By Giuseppe Verdi
Houston Grand Opera
April 18, 2007
Aïda: Zvetelina Vassileva
Amneris: Dolora Zajick
Radames: Marco Berti
Carlo Rizzi Conductor
Jo Davies: Stage Director
Zandra Rhodes: Set and Costume Designer
Amneris (Dolora Zajick), Aida (Zvetelina Vassileva). Photo: Andrew Cloud
Verdi’s Aïda premiered in Cairo in 1871. It was an instant sensation and has remained a mainstay of opera all over the world. That said, we’ve all seen enough wobbly-pyramided versions of Aïda; isn’t it time this old warhorse of an opera gets a makeover? With neo-punk, pink-haired designer Zandra Rhodes at the helm, you just might not recognize Egypt. Since we really can’t be sure what kind of décor these ancient people preferred, and Napoleon and his gang plundered the ruins, why not have a little fun? The Houston Grand Opera production of Aida pulled out all the stops.
Rhodes creates an Egypt more of our dreams than of fact, and that’s where the spectacle begins. Sliding panels on 45 degree angles (so as to get as my triangles going as possible) make for a magical landscape. Rhodes’ love affair with triangles makes perfect sense for a story that is essentially about a love triangle. There’s not a broken-nosed sphinx in sight; in fact the palette of orange, gold, turquoise, and midnight blues gives a freshly painted look. Nothing looks like stone; in fact, the sets have a crayon-drawn-on paper look. It’s fanciful, fresh, exotic, and gives Aïda a welcome update.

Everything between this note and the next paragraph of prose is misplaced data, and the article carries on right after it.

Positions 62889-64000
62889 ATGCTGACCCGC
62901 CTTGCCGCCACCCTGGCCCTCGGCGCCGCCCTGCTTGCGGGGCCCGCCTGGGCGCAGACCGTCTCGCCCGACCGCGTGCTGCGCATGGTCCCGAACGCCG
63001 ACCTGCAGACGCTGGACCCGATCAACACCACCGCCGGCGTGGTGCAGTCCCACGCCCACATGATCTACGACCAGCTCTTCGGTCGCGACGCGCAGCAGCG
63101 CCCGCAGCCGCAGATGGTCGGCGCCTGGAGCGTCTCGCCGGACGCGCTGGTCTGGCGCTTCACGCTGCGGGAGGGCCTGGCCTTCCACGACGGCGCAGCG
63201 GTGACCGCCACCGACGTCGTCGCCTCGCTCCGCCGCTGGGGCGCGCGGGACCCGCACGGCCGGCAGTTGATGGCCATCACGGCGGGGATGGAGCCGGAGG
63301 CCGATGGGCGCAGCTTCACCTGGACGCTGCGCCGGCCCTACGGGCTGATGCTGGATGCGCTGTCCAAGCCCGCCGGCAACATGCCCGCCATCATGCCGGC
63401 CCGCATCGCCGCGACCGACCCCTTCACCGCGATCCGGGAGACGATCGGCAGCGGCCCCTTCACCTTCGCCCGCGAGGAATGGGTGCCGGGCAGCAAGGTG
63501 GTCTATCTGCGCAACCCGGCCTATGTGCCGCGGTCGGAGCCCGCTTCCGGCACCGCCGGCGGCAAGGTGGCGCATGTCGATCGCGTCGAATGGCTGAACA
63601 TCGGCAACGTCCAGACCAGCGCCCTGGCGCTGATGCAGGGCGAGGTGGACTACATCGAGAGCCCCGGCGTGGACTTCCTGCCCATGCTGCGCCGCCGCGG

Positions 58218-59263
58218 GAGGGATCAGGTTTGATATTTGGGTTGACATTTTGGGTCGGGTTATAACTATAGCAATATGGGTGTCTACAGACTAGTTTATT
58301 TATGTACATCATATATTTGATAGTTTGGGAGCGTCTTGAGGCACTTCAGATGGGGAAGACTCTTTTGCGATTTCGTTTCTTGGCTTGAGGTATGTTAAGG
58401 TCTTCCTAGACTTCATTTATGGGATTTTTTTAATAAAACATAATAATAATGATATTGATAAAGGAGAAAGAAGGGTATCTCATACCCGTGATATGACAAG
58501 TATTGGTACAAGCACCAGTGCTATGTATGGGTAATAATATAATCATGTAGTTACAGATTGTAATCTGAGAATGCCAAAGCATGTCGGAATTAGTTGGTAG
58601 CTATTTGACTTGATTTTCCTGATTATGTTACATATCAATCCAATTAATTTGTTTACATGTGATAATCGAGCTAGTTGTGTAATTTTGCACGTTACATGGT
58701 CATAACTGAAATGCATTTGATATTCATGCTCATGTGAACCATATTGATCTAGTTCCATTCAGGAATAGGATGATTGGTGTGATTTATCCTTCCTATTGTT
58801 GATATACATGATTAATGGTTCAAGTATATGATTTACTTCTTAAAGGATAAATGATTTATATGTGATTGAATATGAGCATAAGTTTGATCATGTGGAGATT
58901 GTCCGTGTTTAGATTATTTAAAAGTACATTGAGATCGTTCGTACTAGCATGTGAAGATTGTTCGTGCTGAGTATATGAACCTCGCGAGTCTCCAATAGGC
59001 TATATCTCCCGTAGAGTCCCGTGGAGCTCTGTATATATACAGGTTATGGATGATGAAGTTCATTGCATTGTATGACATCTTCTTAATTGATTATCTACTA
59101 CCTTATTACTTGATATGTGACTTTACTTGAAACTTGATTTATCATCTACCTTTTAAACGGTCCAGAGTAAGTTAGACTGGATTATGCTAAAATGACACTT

Everything is also remarkable flat, which is a curious choice when you think about ancient Egyptian art; they knew well about perspective but chose to depict their images in 2-dimentions. This 2-D approach makes the singers pop out and look nearly surreal. Fabulously pleated skirts and capes add to their otherworldly presence. The costumes are simply divine. This is haut couture Egypt.
HGO’s production features an international cast of superb artists. Zvetelina Vassileva makes a proud and potent Aïda. Italian tenor Marco Berti portrays Radames with vigor and depth. Vassileva and Berti are especially captivating in the final scene as their world begins to fold in on them. The sliding panels work so well in creating a feeling of descending and disappearing. Dolora Zajick domineers as Amneris, the other woman who in the end finds it in her heart to forgive the forsaken lovers. American baritone Gordon Hawkins strikes a powerful presence as Amorasro, Aida’s father.
Jo Davies’ deft direction plays with contrasts between the extremely active sets and costumes and the stoic feel of the acting and blocking. Jonathan Lunn’s intricate choreography brought a needed dose of three dimensional movements and added to the exotic flavor. Houston dancers should be commended for their fine performance. The elephant puppet, apparently operated by no less than 11 people, proved spectacular and elevated the famous Triumphal March into something quote breathtaking. Chris Davey’s lighting design baths the opera in a fiery glow. The HGO orchestra and chorus, under the baton of Carlo Rizzi making his HGO debut, stayed true to Verdi’s heroic music.